Conveying Negative HIV Test Results: Features of a Good Diagnosis
A brief guide for health professionals when providing a negative HIV result.
The process of conveying an HIV test result to the person being tested, irrespective of the specific result, is affected by the type of test performed, the setting of the consultation and testing and the extent, if any, of additional testing required to determine the true HIV status of the person. The person who requests the test is responsible for ensuring that appropriate mechanisms are in place for delivering the test result.
The window period will be determined by the type of test used. More advanced HIV tests can detect infection sooner than others, however not all jurisdictions currently use the more advanced technology. It is important that a practitioner delivering a test result is aware of what test is being used and how soon after infection it can detect infection. If they do not have that information, then a window period of 3 months should be used. Alternatively, the practitioner could contact the testing laboratory pathologist for window period information on their test type.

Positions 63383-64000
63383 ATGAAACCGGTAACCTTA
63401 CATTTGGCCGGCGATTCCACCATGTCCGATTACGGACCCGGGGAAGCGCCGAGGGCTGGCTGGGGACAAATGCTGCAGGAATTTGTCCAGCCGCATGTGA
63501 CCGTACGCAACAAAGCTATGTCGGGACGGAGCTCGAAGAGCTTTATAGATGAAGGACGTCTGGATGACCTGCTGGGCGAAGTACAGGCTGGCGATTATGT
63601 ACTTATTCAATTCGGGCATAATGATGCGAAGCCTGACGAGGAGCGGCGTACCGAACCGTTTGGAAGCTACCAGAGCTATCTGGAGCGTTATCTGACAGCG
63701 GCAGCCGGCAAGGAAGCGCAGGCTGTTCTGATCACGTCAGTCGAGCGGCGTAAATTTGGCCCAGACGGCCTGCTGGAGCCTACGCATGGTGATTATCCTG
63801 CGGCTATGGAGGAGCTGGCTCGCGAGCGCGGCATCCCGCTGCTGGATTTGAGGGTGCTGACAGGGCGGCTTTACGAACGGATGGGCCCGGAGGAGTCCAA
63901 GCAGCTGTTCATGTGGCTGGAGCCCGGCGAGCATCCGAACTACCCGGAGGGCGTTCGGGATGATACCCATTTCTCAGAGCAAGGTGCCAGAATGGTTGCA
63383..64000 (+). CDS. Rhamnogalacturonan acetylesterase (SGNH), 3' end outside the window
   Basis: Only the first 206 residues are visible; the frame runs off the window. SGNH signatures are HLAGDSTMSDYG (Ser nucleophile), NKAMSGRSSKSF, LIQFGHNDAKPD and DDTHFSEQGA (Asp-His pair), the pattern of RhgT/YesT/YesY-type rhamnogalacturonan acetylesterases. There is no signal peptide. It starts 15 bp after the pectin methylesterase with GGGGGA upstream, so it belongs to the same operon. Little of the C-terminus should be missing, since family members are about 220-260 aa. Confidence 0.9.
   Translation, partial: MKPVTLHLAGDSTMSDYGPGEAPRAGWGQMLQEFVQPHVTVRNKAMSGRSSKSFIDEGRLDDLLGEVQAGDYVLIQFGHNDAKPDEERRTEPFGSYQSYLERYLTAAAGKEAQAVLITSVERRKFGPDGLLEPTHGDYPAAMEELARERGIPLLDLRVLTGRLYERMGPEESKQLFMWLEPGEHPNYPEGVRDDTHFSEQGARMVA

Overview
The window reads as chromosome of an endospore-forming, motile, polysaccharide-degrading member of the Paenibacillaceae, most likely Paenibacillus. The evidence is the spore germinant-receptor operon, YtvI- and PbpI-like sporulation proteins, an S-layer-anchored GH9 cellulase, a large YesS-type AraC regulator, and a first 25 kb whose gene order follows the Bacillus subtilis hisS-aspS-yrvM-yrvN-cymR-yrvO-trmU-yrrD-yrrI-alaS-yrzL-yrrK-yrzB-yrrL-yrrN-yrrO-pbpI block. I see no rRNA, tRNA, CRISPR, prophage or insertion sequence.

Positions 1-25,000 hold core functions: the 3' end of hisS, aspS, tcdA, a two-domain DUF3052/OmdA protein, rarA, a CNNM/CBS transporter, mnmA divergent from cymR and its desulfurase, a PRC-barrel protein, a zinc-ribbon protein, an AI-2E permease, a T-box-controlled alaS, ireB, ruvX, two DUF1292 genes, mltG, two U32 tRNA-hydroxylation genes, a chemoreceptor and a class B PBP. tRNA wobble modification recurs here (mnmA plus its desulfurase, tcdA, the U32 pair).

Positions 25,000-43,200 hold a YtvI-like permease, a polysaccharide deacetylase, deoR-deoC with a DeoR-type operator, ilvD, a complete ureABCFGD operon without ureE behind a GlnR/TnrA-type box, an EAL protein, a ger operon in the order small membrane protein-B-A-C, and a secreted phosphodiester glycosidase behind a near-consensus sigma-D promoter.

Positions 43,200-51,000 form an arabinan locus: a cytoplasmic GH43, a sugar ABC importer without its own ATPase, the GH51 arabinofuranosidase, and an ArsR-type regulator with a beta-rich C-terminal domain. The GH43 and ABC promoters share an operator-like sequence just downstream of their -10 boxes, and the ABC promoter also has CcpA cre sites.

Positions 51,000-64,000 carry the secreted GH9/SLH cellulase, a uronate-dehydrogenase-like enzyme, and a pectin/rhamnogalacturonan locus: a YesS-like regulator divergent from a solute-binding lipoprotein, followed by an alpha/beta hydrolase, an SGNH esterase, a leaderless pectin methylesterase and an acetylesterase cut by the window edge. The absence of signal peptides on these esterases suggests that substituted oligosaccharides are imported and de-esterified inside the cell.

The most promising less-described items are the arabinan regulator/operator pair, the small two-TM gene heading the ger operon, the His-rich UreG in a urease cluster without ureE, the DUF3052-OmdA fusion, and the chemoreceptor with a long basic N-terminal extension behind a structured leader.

Conveying an HIV-negative result
The decision on how an HIV-negative test result is provided (e.g. in person, by phone, or other means) will be based on the clinical judgment of the person responsible for conveying the test result. This decision should take account the level of knowledge about HIV, the understanding of the testing process and psychological capacity to deal with the outcome of testing of the person being tested, as assessed at the time of sample collection. It is imperative that the clinician makes all attempts to ensure that the result is being provided to the person who was tested e.g. in person, phone and SMS.
It is imperative to recheck that the person understands the duration of the window period of the test performed and the implications this has for that person. It is wise to recheck the risk history at the time the result is provided.
It is important to give advice about the need for further testing in light of the person’s risk history within the window period and ongoing risk of acquiring HIV infection.
It is an opportunity to discuss and reinforce safer sex practices.